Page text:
“I’m sure glad it wasn’t him.”
“Of course, they’re going to wonder who got you out of jail,” Heyes mused.
“They’ll figure out it was you.”
“But I’m supposed to be dead and haunting the hills.”
“I shouldn’t have told you that.”
“Why not? I like the idea.”
Kid turned to look at his friend and saw a man all too pleased with himself.
“The Legend of Hannibal Heyes. It has a nice ring to it don’t you think so, Kid?”
“I think you’re head is big enough already without turning you into a legend.”
Heyes feigned hurt.
“I’m the man who got you out remember.”
“And the man who got us into it, in the first place.”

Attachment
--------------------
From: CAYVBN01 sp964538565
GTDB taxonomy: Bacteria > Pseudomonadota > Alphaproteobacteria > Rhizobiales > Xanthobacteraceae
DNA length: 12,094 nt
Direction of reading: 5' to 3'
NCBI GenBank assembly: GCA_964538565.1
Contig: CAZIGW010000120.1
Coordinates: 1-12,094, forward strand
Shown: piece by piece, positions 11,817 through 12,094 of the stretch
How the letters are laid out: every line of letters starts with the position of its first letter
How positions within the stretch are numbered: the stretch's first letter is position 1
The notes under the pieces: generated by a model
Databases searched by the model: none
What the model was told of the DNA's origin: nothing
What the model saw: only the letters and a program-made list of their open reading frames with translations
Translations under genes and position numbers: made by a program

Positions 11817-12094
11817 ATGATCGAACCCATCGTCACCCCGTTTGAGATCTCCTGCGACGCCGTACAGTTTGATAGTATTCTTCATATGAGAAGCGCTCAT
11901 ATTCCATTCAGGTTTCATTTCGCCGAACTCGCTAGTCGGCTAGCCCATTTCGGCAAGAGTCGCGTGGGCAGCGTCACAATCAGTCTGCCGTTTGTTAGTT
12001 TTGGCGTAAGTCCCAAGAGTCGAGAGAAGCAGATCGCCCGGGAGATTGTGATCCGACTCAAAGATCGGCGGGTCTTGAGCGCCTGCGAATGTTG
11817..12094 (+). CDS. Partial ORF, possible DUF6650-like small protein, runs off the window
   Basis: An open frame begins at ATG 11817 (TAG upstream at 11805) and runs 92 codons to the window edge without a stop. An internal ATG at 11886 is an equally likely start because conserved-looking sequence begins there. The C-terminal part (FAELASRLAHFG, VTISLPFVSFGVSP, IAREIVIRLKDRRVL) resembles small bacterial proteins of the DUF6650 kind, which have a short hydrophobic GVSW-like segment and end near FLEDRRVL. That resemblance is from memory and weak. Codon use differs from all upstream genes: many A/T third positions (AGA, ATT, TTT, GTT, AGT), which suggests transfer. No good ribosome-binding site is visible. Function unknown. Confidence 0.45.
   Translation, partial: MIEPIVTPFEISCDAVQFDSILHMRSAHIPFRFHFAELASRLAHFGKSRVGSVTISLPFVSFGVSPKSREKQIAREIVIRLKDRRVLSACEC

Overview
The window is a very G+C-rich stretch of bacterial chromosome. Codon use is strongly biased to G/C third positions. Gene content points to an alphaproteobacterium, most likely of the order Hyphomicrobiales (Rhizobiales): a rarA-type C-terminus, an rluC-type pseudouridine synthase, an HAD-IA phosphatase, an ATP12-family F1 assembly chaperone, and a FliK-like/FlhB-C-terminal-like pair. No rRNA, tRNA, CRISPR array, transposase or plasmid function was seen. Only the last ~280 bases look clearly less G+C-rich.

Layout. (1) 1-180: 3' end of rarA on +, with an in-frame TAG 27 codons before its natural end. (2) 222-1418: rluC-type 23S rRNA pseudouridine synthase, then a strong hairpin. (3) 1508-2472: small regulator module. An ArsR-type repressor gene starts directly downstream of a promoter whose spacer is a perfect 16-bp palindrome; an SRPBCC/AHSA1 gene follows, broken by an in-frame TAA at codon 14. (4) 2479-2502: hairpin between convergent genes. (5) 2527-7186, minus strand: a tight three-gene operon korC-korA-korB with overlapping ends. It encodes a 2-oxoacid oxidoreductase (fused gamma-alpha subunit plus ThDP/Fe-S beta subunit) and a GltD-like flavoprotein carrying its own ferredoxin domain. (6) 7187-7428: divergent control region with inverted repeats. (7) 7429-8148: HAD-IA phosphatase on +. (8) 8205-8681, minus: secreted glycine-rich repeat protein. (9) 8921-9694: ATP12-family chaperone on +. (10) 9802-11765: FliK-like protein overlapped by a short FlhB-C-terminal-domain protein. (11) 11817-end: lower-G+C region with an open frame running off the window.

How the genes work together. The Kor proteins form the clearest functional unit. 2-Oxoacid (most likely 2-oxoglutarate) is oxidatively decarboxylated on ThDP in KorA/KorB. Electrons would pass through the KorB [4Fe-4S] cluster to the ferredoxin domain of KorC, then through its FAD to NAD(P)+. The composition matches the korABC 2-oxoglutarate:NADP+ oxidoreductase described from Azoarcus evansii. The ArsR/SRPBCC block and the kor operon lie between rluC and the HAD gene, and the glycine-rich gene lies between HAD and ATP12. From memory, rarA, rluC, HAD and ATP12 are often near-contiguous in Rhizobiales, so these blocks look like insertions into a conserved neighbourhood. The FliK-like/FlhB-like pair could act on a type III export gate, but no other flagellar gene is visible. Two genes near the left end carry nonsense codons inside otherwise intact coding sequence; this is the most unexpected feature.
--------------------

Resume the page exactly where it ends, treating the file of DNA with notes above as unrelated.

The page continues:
Heyes pulled his horse to a halt in the middle of the stream and glared at his partner.
“And just how do you work that one out?”
“Well, if you hadn’t been trying so hard to talk me into that stupid plan of yours, we might have heard those fellas approaching.”
“If memory serves me right you were the one who was shouting.”
“Only ‘cos you wouldn’t take no for an answer.”
“That’s because it’s a good plan!”
“No it ain’t, Heyes!”
Kid urged his horse on and up the bank on the other side of the stream.
“We should talk about this some more. I’m sure if you let me explain…”
“I don’t wanna know!”
“No, Heyes! I already told you it’s a dumb idea.”
“Kid, you gotta trust me on this!”
“You’re shouting again!”
“NO, I’M NOT!”
As the sun began to set the sounds of two men arguing faded into the distance.